It wouldn’t be December without an avalanche of predictions for 2012. Here’s my contribution.
1. The average web page will surpass 1 MB in size.
Between December 2010 and now, the average web page grew from 716 KB to 965 KB, according to the HTTP Archive. That’s 30% growth in slightly less than one year. This kind of growth is the norm, as pages have grown at a rapid rate since 1995, when the average page size was just 14.1 KB. It’s pretty safe to assume that this growth will continue. We’re going to see sites grow by at least another 30%, taking them well over the 1 MB mark — a number that would have blown our minds 10 years ago. The main culprits: images (which account for more than half of the average page size) and third-party scripts like analytics, ads, and social sharing widgets.
2. Site owners are going to demand more transparency and control over third-party content and scripts.
As the graphs above show, scripts are the fastest-growing area of page growth. In just one year, scripts have grown by 50%, from 115 KB to 172 KB on the average page. As I wrote here a couple of months ago, the average top e-commerce site contains seven third-party scripts, with some sites containing up to 25 scripts. These can have a serious impact on page performance. Poorly optimized third-party scripts can slow down page load by several seconds or even stall it completely.
Currently, most third-party script providers don’t offer real-time monitoring of their scripts, nor do they offer meaningful service level agreements (SLAs). As site owners become increasingly educated about the importance of page speed, they’re going to start demanding that scripts be properly optimized to either load asynchronously (or better yet, load after document onLoad). They’re also going to demand better monitoring, reporting, and accountability from script providers.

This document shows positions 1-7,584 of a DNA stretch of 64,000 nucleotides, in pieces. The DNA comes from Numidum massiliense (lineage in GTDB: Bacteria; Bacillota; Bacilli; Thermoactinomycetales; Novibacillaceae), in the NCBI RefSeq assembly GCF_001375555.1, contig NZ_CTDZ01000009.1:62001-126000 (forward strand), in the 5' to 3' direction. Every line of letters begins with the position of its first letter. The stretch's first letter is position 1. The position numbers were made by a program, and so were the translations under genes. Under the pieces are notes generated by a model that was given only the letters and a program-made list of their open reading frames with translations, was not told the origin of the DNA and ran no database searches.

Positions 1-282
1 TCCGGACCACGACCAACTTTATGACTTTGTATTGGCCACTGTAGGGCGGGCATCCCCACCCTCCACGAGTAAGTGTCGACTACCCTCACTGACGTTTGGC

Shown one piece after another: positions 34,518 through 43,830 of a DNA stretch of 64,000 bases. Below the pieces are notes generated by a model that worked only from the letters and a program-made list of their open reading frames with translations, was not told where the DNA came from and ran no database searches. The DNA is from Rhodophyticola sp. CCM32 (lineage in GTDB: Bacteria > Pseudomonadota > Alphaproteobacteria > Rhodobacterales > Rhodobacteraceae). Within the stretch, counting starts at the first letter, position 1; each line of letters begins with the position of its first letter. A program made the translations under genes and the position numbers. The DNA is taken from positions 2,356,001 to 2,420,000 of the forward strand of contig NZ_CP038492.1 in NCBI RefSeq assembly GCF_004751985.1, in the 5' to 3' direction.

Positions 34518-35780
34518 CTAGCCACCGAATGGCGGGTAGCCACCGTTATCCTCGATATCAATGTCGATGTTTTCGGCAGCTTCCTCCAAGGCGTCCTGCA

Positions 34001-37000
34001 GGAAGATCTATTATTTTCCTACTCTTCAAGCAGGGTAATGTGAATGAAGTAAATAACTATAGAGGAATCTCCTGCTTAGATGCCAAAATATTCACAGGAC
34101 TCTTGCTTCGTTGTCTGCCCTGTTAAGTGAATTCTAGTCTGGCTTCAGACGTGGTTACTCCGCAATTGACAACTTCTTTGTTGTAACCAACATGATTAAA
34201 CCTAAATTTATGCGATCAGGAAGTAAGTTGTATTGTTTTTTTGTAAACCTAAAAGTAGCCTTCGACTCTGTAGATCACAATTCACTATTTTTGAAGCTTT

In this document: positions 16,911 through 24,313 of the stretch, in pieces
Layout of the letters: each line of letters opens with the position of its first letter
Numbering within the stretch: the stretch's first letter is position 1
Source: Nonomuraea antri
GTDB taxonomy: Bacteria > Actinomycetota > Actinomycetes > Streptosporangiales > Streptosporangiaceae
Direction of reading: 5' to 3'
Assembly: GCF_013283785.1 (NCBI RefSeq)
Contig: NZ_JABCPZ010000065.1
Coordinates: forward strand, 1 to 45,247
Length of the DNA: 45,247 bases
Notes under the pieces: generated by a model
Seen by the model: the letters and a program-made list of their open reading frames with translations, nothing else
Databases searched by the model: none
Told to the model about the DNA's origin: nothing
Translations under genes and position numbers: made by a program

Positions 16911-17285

3. Chrome will become the dominant browser.
For the past year, we’ve seen Internet Explorer and Firefox slowly dropping in popularity, while Chrome’s popularity has been rising steadily. Right now, IE is still dominant, and Chrome just passed Firefox. Chrome’s success is well deserved. It’s fast, clean, and comparably glitch-free. With Chrome set to unite with Android, which is as much a semantic merger as a technical one, we’re going to see Chrome’s numbers climb sharply.
4. Windows is going to surprise us on mobile.
Everyone thinks it’s an iOS/Android world, but that could all change when we see Windows 7 embedded in the next wave of Nokia devices. I recently had a chance to play around with a Win7 device, and it was pretty slick (which, coming from a die-hard iPhone user, is saying a lot). Remember how Internet Explorer blew Netscape out of the water back in the ’90s? Windows 7 might not be a game changer to quite that extent, but we’re going to see it become a contender in the mobile universe.
5. Mobile consumer behavior will continue to evolve as mobile users’ expectations grow.
Marriott recently reported that 47% of their mobile bookings happen on the same day as check-in. This implies an important paradigm shift among mobile user behavior. Clearly, these users have developed the expectation that they can book on demand and on the go. Mobile users expect 100% availability and quick response. There’s zero “try again later” mentality. They won’t return to a poorly performing site — they’ll bounce to another site that can give them what they want immediately. We’re going to see more of this type of behavior, and site owners are going to have to adjust to the fact that mobile users are even more demanding than desktop users.
6. Companies will focus internally on mobile development.